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Diagnose Broken Shaft

Diagnose Broken Shaft

Diagnose Broken Shaft

Hello ladies and gentlemen,
I hope everyone is well!

Can you help me diagnose the failure of this broken shaft?
This was on a bucket elevator, a gearmotor drove the wheel of the elevator through this shaft.
My preliminary findings suggest that this failed due to bending fatigue because the weight of the gearmotor was not adequately supported on the body of the elevator.

Can someone confirm this diagnosis or point me in the right direction?

I have attached photos of both sides of the break and of the broken off shaft on the machine before we took it out.

Thank you for reading!

Edit: I hope the attached images are visible now.

RE: Diagnose Broken Shaft

Hi Christos

There are no attachments?

“Do not worry about your problems with mathematics, I assure you mine are far greater.” Albert Einstein

RE: Diagnose Broken Shaft

There's an image button few seem to use.

RE: Diagnose Broken Shaft

Fatigue. Stresses might be acceptable on paper but the transition down to the final diameter is garbage in finish and design.

RE: Diagnose Broken Shaft

I agree with the previous comment. High cycle fatigue caused by misalignment of the shaft bearings. Essentially, the shaft was "flexing" as it rotates and the crack propagation started at the corner of the reduced diameter.

Shafts sheared by high torque have a different shape caused by the distribution of the strain along the axis.

RE: Diagnose Broken Shaft

That shaft design was just waiting to fail. The machined corner is a natural stress concentrator. Consider a coupling for transition from large to small diameters.

RE: Diagnose Broken Shaft

definitly fatigue and primarily due to transition desighn perJboggs.

RE: Diagnose Broken Shaft

Pictures of the other item in the 'train" would be helpful.

The gear motor has a hollow shaft to engage the piece of the shaft that is missing?

I've seen concentric gear reducers that are supported 100% by the shaft.
Plenty of devilish details on those things.
One more component that is not a good candidate for FOAK brochure engineering in my opinion.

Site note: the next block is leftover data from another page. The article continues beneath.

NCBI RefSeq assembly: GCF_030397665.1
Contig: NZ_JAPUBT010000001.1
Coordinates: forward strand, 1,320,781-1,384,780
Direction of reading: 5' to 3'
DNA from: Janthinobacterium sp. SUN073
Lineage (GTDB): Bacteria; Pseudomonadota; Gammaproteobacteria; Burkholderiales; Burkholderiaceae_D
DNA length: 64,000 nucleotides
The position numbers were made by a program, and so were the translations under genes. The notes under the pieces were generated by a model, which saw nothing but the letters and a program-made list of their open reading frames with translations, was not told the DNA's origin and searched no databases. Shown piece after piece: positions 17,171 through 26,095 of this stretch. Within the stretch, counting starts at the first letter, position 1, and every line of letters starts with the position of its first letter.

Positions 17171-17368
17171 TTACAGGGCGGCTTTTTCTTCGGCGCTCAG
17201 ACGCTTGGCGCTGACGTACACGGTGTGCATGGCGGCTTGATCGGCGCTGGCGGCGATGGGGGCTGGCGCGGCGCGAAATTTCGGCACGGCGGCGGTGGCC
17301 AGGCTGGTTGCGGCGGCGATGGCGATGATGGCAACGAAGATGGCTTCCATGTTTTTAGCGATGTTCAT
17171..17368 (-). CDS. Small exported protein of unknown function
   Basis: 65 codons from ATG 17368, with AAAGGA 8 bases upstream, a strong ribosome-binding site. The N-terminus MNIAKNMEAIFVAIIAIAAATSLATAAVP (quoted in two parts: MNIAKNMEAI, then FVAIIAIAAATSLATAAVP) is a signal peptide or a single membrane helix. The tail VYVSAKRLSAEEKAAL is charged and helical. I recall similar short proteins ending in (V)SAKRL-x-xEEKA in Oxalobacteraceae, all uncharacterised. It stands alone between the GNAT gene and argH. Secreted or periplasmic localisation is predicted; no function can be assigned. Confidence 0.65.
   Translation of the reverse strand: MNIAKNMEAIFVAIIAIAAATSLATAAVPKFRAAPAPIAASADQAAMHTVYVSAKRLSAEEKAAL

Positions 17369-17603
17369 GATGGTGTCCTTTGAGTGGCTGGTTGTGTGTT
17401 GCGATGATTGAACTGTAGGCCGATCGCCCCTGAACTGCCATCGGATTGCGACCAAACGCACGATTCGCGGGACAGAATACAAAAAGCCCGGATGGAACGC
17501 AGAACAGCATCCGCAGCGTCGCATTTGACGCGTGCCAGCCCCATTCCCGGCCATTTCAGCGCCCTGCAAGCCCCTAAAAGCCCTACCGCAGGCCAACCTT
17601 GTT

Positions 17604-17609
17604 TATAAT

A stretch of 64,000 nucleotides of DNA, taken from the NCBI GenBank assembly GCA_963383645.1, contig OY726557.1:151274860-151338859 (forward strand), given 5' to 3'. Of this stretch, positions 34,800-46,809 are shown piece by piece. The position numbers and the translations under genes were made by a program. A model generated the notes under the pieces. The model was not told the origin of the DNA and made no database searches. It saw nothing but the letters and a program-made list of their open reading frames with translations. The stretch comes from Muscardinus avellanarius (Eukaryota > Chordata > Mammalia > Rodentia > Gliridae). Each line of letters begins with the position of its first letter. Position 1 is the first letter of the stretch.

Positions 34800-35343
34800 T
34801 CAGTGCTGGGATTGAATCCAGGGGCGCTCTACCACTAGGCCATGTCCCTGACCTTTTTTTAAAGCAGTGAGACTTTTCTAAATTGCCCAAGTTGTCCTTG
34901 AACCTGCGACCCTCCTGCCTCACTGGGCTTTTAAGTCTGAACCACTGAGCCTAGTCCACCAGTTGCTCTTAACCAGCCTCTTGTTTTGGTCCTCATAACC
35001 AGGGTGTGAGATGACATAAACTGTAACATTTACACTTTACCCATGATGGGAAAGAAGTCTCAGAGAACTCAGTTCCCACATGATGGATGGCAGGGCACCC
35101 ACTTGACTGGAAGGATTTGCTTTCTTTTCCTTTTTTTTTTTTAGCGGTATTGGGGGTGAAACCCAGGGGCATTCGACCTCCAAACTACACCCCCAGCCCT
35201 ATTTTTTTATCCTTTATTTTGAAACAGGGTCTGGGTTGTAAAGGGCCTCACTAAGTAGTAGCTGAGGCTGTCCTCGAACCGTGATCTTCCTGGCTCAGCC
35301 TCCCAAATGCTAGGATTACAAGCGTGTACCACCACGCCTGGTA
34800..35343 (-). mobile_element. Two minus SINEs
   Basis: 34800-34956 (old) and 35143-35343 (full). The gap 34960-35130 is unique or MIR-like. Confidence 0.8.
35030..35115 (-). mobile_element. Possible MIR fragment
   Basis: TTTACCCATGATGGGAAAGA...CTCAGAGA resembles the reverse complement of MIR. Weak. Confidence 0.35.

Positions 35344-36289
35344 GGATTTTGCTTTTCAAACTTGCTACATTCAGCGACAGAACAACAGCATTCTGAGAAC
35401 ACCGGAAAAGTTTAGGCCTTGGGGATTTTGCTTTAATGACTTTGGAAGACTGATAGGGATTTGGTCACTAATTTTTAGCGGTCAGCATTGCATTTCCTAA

, but the few hollow shaft gear motors I've seen have been face mounted.
The support and alignment were controlled by whatever the face is bolted too.

RE: Diagnose Broken Shaft

The downside of shaft mounted reducers is that you end up buying a bigger reducer if you want a large enough shaft to feel comfortable. The shaft failure may also be related to the torque arm being overly tightened and inducing a heavier bending load than just the reaction force of the reducer. Attached is some literature on resolving shaft mounted reducer forces.

RE: Diagnose Broken Shaft

Thank you all for responding!

Desertfox, thank you for the link!

Tmoose, thank you also for the link, but it 403s on me, I don't have permission to access this document. I could not obtain pictures of the rest of the drive as i was not present when the shaft was switched out for the new one. You are right about the hollow shaft in the gearmotor, it's the shaft of the worm wheel. But it's not a concentric reducer in this case.

Geesaman.d and fluidpoweruser, I will take your suggestion into consideration. I am normally hesitant to modify OEM designs but in this case I might just do that for the spare shafts as I clearly see your point.

DvD, thank you for the read! I will discuss your idea with the OEM as we lengthened the elevator some 30% and we did seek their advice for upsizing the shaft & gearmotor. Good catch!

RE: Diagnose Broken Shaft

Christos you’re very welcome

“Do not worry about your problems with mathematics, I assure you mine are far greater.” Albert Einstein

RE: Diagnose Broken Shaft

My link was just a generic picture of a gear motor. Now an attached jpg.

Are there pictures of the new shaft showing the region that broke preiously.
I'd expect if this is //really// a mature product the shaft transition detail would have evolved to include MUCH fancier more thoughtful geometry, possibly an upgraded materteral and possibly even a treatment like shot peening or a rolled fillet.

If the replacement shaft design did NOT include significant technical improvements I'd be most reluctant to run it for long.

Did we hear how long the busted shaft was in service ?

RE: Diagnose Broken Shaft

It was in service since August 2023.

RE: Diagnose Broken Shaft

"It was in service since August 2023."

The machine looks like it has been in service long before that.

Why was the previous shaft replaced?
Did the previous shaft also break?

Was the recently failed replacement an OEM part, or fabricated locally?
//OR// was the recently broken shaft "repaired" perhaps by welding on a "new" end that engages te\he coupling ?

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